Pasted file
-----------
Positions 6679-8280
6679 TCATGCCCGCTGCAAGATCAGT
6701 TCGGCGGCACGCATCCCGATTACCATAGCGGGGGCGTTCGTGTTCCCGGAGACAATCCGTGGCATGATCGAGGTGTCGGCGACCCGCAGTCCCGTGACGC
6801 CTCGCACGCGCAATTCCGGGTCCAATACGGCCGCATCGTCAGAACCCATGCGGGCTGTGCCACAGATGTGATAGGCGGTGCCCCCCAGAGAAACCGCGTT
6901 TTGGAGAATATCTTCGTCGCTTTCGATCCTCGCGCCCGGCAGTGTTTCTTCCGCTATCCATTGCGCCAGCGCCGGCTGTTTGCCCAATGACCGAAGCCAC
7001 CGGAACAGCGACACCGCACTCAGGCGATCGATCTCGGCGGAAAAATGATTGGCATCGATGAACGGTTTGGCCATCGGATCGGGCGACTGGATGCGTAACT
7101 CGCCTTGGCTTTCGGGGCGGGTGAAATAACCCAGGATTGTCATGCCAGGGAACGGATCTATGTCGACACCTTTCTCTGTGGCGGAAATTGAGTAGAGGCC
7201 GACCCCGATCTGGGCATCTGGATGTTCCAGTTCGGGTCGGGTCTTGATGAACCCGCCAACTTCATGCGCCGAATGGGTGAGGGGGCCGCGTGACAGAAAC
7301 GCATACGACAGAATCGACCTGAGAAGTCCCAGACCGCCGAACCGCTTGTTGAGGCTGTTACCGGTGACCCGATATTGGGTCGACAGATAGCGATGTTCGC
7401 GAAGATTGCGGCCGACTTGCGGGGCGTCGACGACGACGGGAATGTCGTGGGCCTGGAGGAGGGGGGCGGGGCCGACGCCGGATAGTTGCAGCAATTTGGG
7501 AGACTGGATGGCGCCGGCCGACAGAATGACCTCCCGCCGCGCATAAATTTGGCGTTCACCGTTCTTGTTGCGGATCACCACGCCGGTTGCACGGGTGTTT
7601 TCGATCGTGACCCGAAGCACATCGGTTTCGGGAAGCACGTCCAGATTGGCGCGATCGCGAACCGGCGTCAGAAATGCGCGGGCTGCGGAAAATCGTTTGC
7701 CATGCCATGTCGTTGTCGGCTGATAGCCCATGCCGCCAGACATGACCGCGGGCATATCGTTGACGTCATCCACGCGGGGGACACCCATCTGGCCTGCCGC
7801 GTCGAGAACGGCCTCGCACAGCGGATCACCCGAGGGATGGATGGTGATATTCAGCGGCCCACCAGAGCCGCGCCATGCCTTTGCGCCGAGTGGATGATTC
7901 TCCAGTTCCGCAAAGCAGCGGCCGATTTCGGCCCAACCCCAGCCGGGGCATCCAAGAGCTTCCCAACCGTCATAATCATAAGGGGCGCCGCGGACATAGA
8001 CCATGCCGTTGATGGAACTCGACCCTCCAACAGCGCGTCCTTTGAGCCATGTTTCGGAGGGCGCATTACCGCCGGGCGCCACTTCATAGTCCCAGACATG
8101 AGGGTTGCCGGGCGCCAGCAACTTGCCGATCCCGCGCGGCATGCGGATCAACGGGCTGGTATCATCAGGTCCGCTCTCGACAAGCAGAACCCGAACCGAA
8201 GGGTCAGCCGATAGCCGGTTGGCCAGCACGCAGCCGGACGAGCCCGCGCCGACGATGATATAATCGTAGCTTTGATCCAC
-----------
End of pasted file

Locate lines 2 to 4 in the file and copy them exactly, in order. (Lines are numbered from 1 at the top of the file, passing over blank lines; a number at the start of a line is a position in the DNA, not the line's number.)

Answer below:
6679 TCATGCCCGCTGCAAGATCAGT
6701 TCGGCGGCACGCATCCCGATTACCATAGCGGGGGCGTTCGTGTTCCCGGAGACAATCCGTGGCATGATCGAGGTGTCGGCGACCCGCAGTCCCGTGACGC
6801 CTCGCACGCGCAATTCCGGGTCCAATACGGCCGCATCGTCAGAACCCATGCGGGCTGTGCCACAGATGTGATAGGCGGTGCCCCCCAGAGAAACCGCGTT